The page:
Roses are red, violets are blue, I like poetry and you do too.
Okay, we know we won’t win any literary prizes for this little ditty, but this is just a way to let you know that the Academy of American Poets has designated April as National Poetry Month.
Not only does this event highlight “poetry’s vital place in our culture,” but it also encourages private and public readings as a way for people of all ages and walks of life to get to know this art form.
We love this initiative, especially considering the very close relationship between poetry and music. What could be more poetic than this?
If you think that there is no correlation between the two art forms, we beg to disagree. They are tightly intertwined, like a close-knit family, and not only because both are creative and inspirational forms of expression.
One might be communicated through words and the other through sounds, but music and poetry both rely on the same elements: flow, rhythm, expression, and emotion. And speaking of emotion, there is actually a British study, which demonstrated that listening to music and reading poetry produce the same strong, shiver-in-the-spine sensations, thoughts, and imagery.
As the 17th century English historian Thomas Fuller said, “Poetry is music in words and music is poetry in sound.” We couldn’t have put it better – or more poetically – ourselves!
There are quite a few songs whose lyrics had been inspired by poems. For instance, “My love is like a red, red, rose,” and “Auld Lang Syne” are based on poems by the 18th century Scottish poet Robert Browning.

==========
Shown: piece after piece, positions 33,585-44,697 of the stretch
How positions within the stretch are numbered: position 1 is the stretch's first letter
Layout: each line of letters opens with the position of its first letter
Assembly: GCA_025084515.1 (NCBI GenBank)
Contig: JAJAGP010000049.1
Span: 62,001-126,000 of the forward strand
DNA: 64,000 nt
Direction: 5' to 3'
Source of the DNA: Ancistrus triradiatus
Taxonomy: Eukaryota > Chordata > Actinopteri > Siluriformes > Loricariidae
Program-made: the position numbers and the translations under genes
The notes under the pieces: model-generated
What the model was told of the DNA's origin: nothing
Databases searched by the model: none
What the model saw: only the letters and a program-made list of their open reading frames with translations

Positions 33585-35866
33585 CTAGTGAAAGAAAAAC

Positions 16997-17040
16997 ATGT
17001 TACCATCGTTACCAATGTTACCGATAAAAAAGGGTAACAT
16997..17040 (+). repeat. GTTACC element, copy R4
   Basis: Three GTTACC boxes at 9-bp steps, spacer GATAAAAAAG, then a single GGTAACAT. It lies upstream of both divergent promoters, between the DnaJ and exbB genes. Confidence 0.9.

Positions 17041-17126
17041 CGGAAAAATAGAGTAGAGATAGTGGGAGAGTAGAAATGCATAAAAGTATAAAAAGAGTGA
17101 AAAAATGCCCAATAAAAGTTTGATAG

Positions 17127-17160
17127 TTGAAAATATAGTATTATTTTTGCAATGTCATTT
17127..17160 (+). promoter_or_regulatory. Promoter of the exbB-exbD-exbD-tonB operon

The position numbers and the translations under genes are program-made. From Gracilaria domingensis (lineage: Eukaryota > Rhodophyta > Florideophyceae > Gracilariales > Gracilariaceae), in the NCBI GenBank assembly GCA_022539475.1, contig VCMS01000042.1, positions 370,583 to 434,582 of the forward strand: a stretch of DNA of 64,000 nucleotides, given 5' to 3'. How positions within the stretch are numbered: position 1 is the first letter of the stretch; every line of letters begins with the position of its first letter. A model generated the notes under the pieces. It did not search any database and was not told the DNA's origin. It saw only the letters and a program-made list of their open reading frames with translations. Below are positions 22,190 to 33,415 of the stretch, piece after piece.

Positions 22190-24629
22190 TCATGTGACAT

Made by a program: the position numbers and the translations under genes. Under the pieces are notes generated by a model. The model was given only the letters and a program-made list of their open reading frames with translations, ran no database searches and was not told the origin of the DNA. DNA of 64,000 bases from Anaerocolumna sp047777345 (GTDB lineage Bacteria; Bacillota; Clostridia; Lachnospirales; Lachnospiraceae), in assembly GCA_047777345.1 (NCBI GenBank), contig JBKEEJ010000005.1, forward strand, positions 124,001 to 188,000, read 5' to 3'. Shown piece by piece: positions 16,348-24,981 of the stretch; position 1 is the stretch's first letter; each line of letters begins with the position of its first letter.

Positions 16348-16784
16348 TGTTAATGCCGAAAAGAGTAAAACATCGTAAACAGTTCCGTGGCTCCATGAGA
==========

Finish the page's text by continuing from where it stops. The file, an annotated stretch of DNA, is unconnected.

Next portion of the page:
“Because I Could Not Stop for Death” by our own Emily Dickinson was also set to music , as were some of her other poems, such as “If You Were Coming In The Fall” and “Hope.”
Many of William Shakespeare’s poems provided lyrics for songs as well, among them “Under the Greenwood Tree,” and “Double Trouble” from the Harry Potter and the Prisoner of Azkaban soundtrack.
There are many more examples: lyrics to “Hail to the Chief,” came from a poem, “The Lady of the Lake,” written by Sir Walter Scott. And the words to “America the Beautiful” are from a poem of the same title by Katharine Lee Bates.
We’ll stop here, but there are numerous other examples of poems that were set to music, proving that the two art forms seamlessly converge.
Now, our music teachers are not poets in the traditional sense of the word, but their music lessons are poetry in motion.
We don’t mean to wax poetic, but when one of our music teachers shows up at your Manhattan, Brooklyn or Riverdale home or office, he or she will make sure your fingers perfectly strum the strings of the guitar or flutter gracefully over the piano’s keys.